Functions of trim adjustments
B. Buck, December 3, 2005
The trim of the model is by far the single most important factor (aside from the quality of the engine run) in making the airplane fly well. To fully trim the airplane, people have added more and more adjustable trim features. Everybody know that you are supposed to include all the modern adjustable features in the your killer stunt ship. But it’s often asked what they all do! Without attempting to cover how to trim a stunt plane (a topic upon which we could easily get to Encyclopedia Britannica dimensions), it’s at least worthwhile to know what nominal effects each trim adjustment had. I say “nominal” because one of the most important factors to learn in trimming and even designing airplanes is that a change in one area almost always affects everything else. There are a few examples below, but these are just the tip of a huge iceberg, and the descriptions, while hopefully useful, are an oversimplification. I have divided the adjustments into those that primarily affect the Roll and Yaw axes, and those that effect Pitch. For those who haven’t been studying aeronautics since their pre-natal days, these terms may be unfamiliar or at least not well-defined, so I’ll take a stab at it. The pitch axis of the airplane is the one you control - nose up and down. Positive pitch is nose up. Roll is rotation around the “long” axis of the airplane from the nose to the tail. A positive roll tilts the airplane to the right, so that, for example, in level flight, the right wing is down and the left wing is up. Yaw is a rotation around the “vertical” axis of the airplane, nose to the left or right. A positive yaw is a rotation to the right, so that the nose is aimed to the right of where you are going.
Note that these are all relative to the airplane. Right/Left/Up/Down are all determined as if you were in the pilot’s position - not, importantly, relative to the ground, unless you happen to be flying level. That’s important to remember, and I have seen many, many situations where people became confused about it.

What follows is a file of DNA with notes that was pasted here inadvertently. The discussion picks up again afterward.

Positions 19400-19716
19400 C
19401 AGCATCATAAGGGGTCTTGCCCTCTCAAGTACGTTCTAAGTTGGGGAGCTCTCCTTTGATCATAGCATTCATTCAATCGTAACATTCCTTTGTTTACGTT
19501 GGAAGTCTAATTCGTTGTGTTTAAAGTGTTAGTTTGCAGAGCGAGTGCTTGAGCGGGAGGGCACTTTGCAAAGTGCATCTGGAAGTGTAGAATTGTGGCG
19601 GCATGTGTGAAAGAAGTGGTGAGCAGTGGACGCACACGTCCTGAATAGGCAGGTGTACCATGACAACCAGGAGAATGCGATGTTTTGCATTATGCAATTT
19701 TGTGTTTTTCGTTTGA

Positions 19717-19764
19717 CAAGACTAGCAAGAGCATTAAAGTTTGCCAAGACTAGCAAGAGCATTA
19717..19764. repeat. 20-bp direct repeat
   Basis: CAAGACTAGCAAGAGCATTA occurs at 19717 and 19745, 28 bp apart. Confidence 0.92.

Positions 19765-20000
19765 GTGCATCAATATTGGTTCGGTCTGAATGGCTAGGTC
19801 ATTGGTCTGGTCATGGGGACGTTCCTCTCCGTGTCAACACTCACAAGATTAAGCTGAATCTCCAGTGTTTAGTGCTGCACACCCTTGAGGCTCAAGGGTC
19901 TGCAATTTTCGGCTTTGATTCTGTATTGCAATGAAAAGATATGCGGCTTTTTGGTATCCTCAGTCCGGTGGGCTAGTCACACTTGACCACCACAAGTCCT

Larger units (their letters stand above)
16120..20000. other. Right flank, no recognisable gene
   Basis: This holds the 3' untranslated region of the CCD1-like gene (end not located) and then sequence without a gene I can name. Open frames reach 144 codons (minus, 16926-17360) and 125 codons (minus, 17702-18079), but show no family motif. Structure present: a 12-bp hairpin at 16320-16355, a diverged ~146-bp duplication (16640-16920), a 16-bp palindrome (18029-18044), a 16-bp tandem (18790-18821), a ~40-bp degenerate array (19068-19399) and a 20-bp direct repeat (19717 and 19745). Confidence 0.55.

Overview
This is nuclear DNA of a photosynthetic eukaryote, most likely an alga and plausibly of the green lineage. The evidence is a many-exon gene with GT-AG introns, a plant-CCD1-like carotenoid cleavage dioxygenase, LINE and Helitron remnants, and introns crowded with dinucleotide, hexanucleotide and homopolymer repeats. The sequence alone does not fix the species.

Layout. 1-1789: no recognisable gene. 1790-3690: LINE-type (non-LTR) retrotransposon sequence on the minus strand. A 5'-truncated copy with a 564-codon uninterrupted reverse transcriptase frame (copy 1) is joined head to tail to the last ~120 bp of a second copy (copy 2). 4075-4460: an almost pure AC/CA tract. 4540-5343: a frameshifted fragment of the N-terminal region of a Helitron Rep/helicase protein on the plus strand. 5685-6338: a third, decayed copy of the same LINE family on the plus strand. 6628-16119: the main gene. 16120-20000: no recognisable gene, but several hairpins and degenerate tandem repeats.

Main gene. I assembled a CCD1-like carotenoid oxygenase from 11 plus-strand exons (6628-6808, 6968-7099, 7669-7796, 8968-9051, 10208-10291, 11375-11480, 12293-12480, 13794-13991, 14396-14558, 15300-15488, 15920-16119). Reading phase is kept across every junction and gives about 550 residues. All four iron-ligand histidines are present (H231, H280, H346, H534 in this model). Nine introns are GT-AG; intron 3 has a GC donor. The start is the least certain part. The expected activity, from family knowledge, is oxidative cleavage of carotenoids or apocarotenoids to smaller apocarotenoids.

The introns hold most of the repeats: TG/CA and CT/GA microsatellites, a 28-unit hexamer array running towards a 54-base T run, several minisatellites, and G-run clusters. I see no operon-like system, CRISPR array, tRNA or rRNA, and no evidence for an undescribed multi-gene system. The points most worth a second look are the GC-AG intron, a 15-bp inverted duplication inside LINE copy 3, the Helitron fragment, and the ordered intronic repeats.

Also, given that they are angles, it begs the question “angles relative to what”. That’s an interesting question, that would take some time to think through and explain, but for the time being let’s say that roll and yaw are relative to the line drawn from the airplane to the pilot. So, there you are, flying happily through the maneuvers. At any instant, you could imagine a line drawn from your hand to the center of gravity of the airplane. In level flight it would be parallel to the ground. In the intersection of the overhead 8, it would be perpendicular to the ground. The roll angle is the angle between this line and the “side-to-side” axis of the airplane, and the yaw angle is the angle between this line and the “long” fore-and-aft axis of the airplane. And let’s say that the pitch angle is the angle of the long axis of the airplane relative to the current direction of flight. They aren’t the same! The nose can be pitched up or down relative to where you are actually going. This is not an entirely satisfactory definition, but it will do for now.
I will also emphasize that virtually none of the information in this article was invented, discovered, or explained by me. It’s an accumulation of the knowledge of others, and I don’t even know where I first heard of some or most of it. So I can’t provide attributions properly. I apologize in advance. There’s no intent to claim it as my own. With the preamble and caveats out of the way, on to the adjustments.
Tip weight: primarily affects the ROLL axis More tip weight than necessary rolls airplane away from you, which, VERY APPROXIMATELY directs the lift vector away from you, and gives you more line tension. Too much and it pulls hard, but the line tension varies a lot, too, and the airplane oscillates in roll (hinging). Adjust to keep roll angle at zero through maneuvers.
Rudder offset (fixed/ground adjustable):
Primarily affects the YAW axis, although yaw and roll are very strongly coupled. Set the *equilibrium* yaw angle, or the yaw angle at which the airplane flies in steady level flight. In my opinion, the goal is to set the equilibrium yaw angle to zero. Rudder offset (in-flight variable - "Rabe Rudder"): pitching the airplane while having a big prop up front, spinning at goodly RPM, causes the airplane to want to yaw "nose-out" on inside maneuvers, and "nose-in" on outside maneuvers. This cannot be fully corrected by a fixed/adjustable rudder. So Al Rabe figured out to hook the rudder to the elevator, so it moves to give more left rudder on insides, and more right rudder on outsides. Usually, it needs to be asymmetrical, moving a lot more right than left (for reasons that might or might not be obvious). Note that the purpose is most emphatically NOT to make the airplane yaw nose-in or nose-out, in fact it’s to prevent the nose from yawing in or out by providing a compensation that counteracts the precessional torques. If you adjust it right, it compensates well for the precessional effects. Al’s worked well. Problem seems to be that unless you are an absolute expert-level trimmer you will not get it adjusted correctly and, given that it's a very powerful feature, it is almost always overdone and causes more issues than it solves. This includes many "name" experts.